Michael James Perry interviewed in INTO THE ABYSS (Photo: CDTV/Sundance Selects)

Directed by Werner Herzog
Produced by Erik Nelson
Released by Sundance Selects
USA. 106 min. Not rated

With Into the Abyss, director Werner Herzog takes a startlingly clear-eyed look at crime and capital punishment in Texas. His subtitle, “A Tale of Death, A Tale of Life,” emphasizes how he edits a series of frank interviews with a broad array of individuals into a compelling story. His opening interview with the childish 28-year-old Michael James Perry in prison was conducted eight days before his scheduled execution last year.

Part one is “The Crime,” told through the dry law enforcement parlance of a police lieutenant. At first, it seems like gruesome TV magazine coverage (this film was originally conceived for the Investigation Discovery channel). Going to the scenes of the crimes in 2001 and their aftermath, the camera travels from a big house in a suburban gated community, 40 miles north of Houston, to a wooded lake, and back and forth, as a very long night of dead bodies and stolen cars is described. Lisa Stotler-Balloun recalls the confusion as she learned about the deaths of her mother and brother before holding up their smiling photographs, and a cop notes that there were no clues until two drunk nineteen year olds bragged how they got expensive cars. That led the police on a violent chase and then to the hidden bodies.

Herzog doesn’t dwell on the legal niceties of whether Perry’s confession was coerced, as his lawyers later claimed, or on other legal issues of his appeals. Rather, “Part 2: The Dark Side of Conroe, Texas,” gives a full picture of the grim lives of the two young men that led them across the tracks that night. (All the interviewees are white with deep Texan drawls, but the class issues resonate.) The image of Perry as a smiling man-boy on death row is rounded out by descriptions of him as a runaway with behavior problems, who led a marginal, homeless existence of petty crimes before latching onto Jason Aaron Burkett. While Perry, crucially, had no one to stick up for him in court, Burkett has the belated support of rough and tough tattooed family members and friends, who manage a hardscrabble life of occasional work with cars and in construction between bar fights and run-ins with the law. Herzog focuses on the sentencing, parsing how the two defendants—who each at various times gave different, self-serving accounts of who shot which victim—ended up with different sentences, Perry with death and Burkett with life in prison.

In “Part 3: Time and Emptiness,” a moving sequence of interviews highlights the human arbitrariness of how the system selects life or death. Burkett’s brother breaks his out-of-state parole to visit him in jail, while their father, also interviewed in prison, tells Herzog of his own five terms in jail, with the current sentence keeping him inside for 40 years. The Burkett patriarch earnestly describes that he was able to successfully plead with the jury not to punish his son for his bad parenting, and he is sure he elicited tears to spare Jason’s life. In “Part 4: A Glimmer of Hope,” Jason Burkett benefits from another advocate, a figure becoming familiar in this documentary genre, the woman whose correspondence develops into a romance with the incarcerated man. (Herzog raises the issue with her if she’s like a “death row groupie,” and the viewer has to ponder her pregnancy.)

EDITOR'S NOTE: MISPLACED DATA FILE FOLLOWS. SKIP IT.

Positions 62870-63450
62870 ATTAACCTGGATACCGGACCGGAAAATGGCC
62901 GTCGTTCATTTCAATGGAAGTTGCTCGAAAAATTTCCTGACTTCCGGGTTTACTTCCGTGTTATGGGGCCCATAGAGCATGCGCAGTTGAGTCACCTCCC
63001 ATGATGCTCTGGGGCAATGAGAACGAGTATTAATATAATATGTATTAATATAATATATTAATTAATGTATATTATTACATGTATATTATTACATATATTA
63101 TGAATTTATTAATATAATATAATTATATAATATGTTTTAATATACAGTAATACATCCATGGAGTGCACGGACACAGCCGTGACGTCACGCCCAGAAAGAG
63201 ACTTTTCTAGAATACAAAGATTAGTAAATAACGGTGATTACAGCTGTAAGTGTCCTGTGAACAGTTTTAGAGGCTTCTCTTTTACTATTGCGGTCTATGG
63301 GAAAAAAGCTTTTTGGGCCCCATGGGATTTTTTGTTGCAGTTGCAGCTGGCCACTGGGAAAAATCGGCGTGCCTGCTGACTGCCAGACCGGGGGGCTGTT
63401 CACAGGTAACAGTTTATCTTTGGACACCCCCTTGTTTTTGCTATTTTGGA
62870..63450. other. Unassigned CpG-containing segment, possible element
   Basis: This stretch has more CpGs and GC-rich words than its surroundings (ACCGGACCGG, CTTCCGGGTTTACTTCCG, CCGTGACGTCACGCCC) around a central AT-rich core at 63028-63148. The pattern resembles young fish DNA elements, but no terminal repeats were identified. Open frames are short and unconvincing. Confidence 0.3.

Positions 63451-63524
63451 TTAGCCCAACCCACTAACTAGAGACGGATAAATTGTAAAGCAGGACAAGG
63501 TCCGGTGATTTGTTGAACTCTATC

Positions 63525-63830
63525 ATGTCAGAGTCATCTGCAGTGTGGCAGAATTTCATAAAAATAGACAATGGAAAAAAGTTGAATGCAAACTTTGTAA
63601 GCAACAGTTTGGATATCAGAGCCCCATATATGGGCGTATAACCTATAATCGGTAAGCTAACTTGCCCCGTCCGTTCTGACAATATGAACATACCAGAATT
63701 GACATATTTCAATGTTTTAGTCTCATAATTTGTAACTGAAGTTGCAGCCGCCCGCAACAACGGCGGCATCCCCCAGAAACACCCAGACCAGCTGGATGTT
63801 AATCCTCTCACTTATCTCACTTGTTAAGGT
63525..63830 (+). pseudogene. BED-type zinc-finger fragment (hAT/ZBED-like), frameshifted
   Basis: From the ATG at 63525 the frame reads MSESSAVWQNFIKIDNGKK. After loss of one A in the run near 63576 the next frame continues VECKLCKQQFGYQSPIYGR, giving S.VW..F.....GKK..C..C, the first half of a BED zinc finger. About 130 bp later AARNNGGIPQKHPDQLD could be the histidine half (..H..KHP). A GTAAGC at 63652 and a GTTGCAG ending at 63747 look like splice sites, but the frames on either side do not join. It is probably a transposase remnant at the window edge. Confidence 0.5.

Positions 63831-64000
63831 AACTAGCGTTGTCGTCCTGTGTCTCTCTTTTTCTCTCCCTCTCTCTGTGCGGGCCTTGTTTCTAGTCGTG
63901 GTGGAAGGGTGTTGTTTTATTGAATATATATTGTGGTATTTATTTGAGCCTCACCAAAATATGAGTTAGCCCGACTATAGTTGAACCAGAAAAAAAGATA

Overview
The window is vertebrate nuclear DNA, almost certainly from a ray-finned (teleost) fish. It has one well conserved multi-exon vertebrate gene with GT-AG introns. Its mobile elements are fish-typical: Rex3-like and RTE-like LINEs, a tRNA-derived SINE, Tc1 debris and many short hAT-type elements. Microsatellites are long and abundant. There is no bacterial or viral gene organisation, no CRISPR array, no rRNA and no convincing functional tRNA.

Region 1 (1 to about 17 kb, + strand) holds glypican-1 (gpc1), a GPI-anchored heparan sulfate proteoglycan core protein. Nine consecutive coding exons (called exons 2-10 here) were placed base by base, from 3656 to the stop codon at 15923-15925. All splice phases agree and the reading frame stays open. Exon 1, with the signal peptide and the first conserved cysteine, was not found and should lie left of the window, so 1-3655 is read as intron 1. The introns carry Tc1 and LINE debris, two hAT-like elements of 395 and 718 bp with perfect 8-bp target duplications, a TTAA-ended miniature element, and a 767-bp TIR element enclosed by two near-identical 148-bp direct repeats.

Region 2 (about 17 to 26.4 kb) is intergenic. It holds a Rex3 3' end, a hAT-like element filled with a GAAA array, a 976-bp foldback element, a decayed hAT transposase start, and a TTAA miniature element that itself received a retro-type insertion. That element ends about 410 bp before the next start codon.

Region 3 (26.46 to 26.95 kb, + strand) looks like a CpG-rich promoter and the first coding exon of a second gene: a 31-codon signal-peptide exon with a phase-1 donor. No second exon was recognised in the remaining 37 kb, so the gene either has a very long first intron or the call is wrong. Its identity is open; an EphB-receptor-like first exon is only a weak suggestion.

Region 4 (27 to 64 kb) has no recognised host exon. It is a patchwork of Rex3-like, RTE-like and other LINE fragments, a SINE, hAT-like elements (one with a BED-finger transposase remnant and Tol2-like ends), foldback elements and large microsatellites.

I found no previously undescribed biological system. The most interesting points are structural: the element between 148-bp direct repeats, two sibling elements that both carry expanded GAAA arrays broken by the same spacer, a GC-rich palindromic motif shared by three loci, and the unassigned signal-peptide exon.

From sociology, Herzog moves on, in “Part 5: The Protocol of Death,” to the practicality of implementing capital punishment and the psychological toll it takes on the participants in the prison bureaucracy, accompanied by a depressing view of the extensive prison cemetery—Perry was the 461st murderer executed in Texas since 1976. A screening of The Chair, filmed by Richard Leacock, D. A. Pennebaker, and others in 1962, at this film’s New York premiere during the recent DOC NYC 2011 Festival, showed that other than the change from the electric chair to lethal injection, not much has changed for those involved in these cases.

Upfront from the start, Herzog says he’s against capital punishment, and in the “Epilogue: The Urgency of Life,” he probes the feelings of victims’ family members, several of whom witnessed Perry’s execution, whether justice—or retribution—would be served without death. But he is not crusading to prove an individual’s innocence, as in recent advocacy documentaries (the “Paradise Lost trilogy; Incendiary: The Willingham Case; Crime After Crime.) While his German accent positions him in the interviews as not only an outsider but as a foreigner whose country carried out the death penalty to extremes, he just seeks to shine a light on the facts for the viewer to soberly decide.